Benjamin Patterson (d. 2 Jul 1830, aged 70 yrs, 9 mo) Rev. soldier
Robert Patterson (d. 2 Oct 1840, aged 80 yrs, 7 mo) Rev. soldier
Abijah Ward (d. 15 Jan 1835, aged 77 yrs, 3 mo) Rev. soldier
Rachel (Burgett), his wife (d. 6 Aug 1850, aged 87 yrs, 5 mo)
Lambert Burgett (b. 1764, d. after 1840) No stone remains for him.
Margaret (Eckerson) his wife (b. 1765, d. after 1855)
Another brother, Millbury Burget, served in The Line, 4th Regiment (Col. James Holmes, Col. Henry B. Livingston) during the Revolutionary War. According to Revolutionary War Records: Massachusetts (Vol. 2, p. 840).Burget, Milbury. Wagoner, Q. M. Gen. Dept. at Fishkill; return dated 10/14/1781. Enlisted to expire 1/1/1782. Wife: Mary [MATTICE]. (Application #W21730).
Milbury is listed in the 1810 Federal Census as a Head of Household in Middleburgh, Schoharie Co., NY. His descendants remained in the area, and many of them reside there today.
A Henry BURGHARDT, who was probably the younger brother of Jehoiakim, also served in the 9th Regiment of the Albany County Militia.
After the Revolutionary War, a Henry BURGHARDT was also listed as a Head of Household in the 1790 and 1800 Federal Census records at Kortright, NY, which was in Montgomery Co. in 1790, but have become Delaware Co. by 1800.
"Peter5 BURGHARDT, another grandson of Coenraadt3 and a son of Garrett4 BURGHARDT and Mary JACOBS, was born in 1753 in Great Barrington, Berkshire Co., MA and died in 1825 while building bridges or rafting logs in Kentucky. Peter married Mercy CHURCH, a daughter of Moses CHURCH and Mary YOUNGLOVE, in 1772 in Great Barrington, Berkshire Co., MA. Peter came to Oxford, Chenango Co., NY with his wife and eight children from Great Barrington in 1792 and settled on the farm now owned by F. P. NEWKIRK. He removed at any early part of the nineteenth century to Allegheny County [NY] and died in Kentucky while engaged in building bridges. He erected the first grist mill in this town on Hovey's creek, one and one half miles west of the village. His wife died at Warren, Warren Co., PA. Two daughters died in Oxford: Mary, who married John DODGE, and left many descendants, and Sally, wife of Abijah LOBDELL, Jr., who has only two descendants now living; Miss Helen M. LOBDELL and Miss Augusta C. GODFREY of this village. Lucretia married 1) Selah BURLINGAME and moved to IL; married 2) _______ PARSONS. The first death in this town was an infant daughter, Happy Leona, of Mr. BURGHARDT. There were four sons: Moses, Gerritt, Peter, and Abraham, and they all went to the western part of New York state, where their descendants are still living. Peter was a tax-paying inhabitant of Brokenstraw Twp. in 1816 and owned a sawmill."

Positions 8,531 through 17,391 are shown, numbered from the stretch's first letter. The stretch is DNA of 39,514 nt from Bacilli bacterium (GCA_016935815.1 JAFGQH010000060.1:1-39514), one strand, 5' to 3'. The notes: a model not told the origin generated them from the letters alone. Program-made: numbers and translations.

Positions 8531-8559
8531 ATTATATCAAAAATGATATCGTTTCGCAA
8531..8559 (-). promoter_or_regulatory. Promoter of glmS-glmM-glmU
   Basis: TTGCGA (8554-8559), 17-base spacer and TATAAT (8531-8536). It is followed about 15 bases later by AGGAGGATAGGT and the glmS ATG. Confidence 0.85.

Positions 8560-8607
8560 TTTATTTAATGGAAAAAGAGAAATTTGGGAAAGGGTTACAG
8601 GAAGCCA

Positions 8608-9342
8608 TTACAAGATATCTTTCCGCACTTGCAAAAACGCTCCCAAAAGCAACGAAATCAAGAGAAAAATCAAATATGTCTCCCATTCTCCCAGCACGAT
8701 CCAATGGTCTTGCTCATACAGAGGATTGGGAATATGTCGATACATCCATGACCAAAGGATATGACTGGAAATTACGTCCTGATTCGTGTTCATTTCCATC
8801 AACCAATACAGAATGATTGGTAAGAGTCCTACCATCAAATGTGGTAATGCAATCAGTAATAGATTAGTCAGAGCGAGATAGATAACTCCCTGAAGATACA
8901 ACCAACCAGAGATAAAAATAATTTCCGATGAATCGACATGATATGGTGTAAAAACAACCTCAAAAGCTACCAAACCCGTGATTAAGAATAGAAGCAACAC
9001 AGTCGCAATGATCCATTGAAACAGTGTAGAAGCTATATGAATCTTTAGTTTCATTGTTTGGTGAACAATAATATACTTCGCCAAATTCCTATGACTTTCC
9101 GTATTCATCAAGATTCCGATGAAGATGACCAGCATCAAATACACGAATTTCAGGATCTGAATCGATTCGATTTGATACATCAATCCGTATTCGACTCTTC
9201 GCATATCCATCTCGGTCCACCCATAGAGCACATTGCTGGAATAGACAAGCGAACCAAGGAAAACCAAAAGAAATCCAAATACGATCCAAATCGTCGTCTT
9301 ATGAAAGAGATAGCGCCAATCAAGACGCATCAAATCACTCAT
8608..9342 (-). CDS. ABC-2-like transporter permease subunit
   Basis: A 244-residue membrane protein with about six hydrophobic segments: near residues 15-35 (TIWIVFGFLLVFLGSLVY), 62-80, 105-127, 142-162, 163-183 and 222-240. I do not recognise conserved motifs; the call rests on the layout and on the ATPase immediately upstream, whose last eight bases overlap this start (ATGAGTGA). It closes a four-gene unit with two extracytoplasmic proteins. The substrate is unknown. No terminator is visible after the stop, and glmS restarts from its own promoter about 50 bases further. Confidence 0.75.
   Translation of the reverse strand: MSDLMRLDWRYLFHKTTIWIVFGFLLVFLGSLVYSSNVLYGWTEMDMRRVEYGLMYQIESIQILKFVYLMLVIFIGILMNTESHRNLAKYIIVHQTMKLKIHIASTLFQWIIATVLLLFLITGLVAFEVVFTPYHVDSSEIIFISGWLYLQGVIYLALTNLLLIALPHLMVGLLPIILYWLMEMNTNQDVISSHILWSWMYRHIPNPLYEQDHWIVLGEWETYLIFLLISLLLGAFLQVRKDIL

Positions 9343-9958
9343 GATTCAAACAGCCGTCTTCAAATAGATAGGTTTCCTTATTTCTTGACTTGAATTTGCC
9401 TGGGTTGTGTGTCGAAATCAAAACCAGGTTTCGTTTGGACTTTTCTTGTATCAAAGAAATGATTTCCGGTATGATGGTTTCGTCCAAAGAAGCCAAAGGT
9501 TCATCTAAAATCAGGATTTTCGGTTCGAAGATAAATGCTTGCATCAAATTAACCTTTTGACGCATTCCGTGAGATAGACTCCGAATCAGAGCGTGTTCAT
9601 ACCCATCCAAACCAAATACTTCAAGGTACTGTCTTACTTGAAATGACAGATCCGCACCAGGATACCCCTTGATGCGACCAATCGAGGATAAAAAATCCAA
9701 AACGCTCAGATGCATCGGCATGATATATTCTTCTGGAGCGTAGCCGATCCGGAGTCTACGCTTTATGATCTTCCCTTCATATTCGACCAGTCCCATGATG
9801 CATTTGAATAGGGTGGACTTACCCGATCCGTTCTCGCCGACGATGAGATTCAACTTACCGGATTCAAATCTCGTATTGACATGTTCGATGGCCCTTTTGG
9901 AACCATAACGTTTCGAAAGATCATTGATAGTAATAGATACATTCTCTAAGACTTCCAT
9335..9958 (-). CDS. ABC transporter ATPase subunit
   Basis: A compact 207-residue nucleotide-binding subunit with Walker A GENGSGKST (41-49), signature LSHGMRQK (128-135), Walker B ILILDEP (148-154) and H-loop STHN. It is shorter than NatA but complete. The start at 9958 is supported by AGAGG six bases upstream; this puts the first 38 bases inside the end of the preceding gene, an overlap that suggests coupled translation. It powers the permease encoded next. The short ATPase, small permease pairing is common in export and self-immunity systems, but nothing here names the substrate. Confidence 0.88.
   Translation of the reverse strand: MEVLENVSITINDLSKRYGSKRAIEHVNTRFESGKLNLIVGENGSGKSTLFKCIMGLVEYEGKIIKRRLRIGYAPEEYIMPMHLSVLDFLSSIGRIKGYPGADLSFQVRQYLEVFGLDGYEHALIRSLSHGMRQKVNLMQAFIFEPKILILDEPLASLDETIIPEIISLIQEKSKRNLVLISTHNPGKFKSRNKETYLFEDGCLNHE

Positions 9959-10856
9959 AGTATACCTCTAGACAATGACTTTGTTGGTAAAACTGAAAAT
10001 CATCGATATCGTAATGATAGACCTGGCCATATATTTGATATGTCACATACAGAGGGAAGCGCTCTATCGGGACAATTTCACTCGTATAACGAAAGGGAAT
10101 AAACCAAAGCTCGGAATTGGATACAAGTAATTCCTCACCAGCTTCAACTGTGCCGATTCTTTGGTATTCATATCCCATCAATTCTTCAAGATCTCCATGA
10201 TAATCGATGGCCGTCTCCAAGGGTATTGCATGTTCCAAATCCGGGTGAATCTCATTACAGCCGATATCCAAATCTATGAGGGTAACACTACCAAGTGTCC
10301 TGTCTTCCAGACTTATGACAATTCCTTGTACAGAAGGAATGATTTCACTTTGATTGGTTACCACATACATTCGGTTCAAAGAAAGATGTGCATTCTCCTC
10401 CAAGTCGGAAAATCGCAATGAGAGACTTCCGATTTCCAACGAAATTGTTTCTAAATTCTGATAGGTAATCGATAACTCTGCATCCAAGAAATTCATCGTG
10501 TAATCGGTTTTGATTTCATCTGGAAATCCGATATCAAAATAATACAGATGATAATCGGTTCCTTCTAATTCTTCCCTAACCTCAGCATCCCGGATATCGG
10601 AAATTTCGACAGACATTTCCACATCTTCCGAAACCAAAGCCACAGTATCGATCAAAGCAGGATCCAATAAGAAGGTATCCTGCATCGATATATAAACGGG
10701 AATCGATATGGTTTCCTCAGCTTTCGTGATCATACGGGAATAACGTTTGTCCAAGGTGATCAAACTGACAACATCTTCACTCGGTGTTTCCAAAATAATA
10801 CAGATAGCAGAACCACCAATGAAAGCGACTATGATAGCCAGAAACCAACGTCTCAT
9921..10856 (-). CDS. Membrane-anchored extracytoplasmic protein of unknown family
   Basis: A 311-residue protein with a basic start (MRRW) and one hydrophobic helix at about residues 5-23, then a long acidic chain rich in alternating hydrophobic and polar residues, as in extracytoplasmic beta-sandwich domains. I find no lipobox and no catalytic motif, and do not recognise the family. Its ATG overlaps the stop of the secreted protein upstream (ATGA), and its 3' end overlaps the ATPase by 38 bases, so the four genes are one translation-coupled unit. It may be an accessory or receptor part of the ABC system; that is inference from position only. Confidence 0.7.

"Peter BURGETT, whose son Garrett, still lives in Pine Grove, settled on the spot where Wrightsville now stands, and erected a sawmill there in 1815--the first sawmill built on the LittleBrokenstraw Creek. The writer was present at the raising and also when he sawed the first pine log on the mill. After the mill had started, he came into the shanty where quite a number had collected to witness so interesting an event as the starting of a sawmill in the neighborhood, where boards were so much needed, he seated himself like the rest of us, on a three-legged stool, and said 'Boys, do you know what the sawmill says? No one seeming to understand the language of a saw mill, all remained mute or answered in the negative. 'I'll tell you said he, 'It says this,' raising his fist and bringing it down on his knee, keeping time with the motion of the saw, 'go shilling, come pound; go shilling, come pound, that's the way it talks, do you understand, boys?' Poor old man, as it turned out, it was 'go pound, come shilling' with him. The difficulty of getting the boards out of the creek to market, and the fall of lumber proved disastrous to his fortune. He left a few years after, poorer than he went there by a good many pounds, shilling and pence. He died some years later, while down the river with lumber. The property he left was purchased by Joshu WRIGHT, who built a grist mill, rebuilt the saw mill and succeeded in making it talk right. [At this time, Peter's age was about 64.]"
References from the Introductory section of the US GenWeb site for Tryon County: "Morris, George. "Introduction To Tryon County of 1772-1784," December 1996."
Milbrey Otto Burgett
777 Bayshore Drive, #601